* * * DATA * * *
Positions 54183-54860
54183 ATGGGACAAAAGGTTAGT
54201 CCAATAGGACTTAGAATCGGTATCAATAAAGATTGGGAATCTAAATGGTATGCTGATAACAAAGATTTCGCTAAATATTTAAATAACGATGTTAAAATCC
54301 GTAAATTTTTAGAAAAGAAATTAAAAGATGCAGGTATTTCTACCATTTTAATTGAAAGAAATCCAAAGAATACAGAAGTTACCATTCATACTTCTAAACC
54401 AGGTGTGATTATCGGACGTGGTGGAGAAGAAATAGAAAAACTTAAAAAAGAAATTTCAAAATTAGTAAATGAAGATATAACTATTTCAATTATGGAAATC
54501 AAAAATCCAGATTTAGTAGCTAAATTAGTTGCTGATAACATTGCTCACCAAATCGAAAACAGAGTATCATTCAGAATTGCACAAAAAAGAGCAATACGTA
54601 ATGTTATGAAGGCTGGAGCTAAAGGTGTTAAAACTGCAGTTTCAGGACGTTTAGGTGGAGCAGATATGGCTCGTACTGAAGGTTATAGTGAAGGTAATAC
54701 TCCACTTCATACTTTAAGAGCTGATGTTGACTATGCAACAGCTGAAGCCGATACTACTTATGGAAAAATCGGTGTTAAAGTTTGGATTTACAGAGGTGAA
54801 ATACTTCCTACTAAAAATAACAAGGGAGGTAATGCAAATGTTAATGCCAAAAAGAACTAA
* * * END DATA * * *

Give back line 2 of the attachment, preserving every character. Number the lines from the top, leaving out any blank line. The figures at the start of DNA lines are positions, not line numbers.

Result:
54183 ATGGGACAAAAGGTTAGT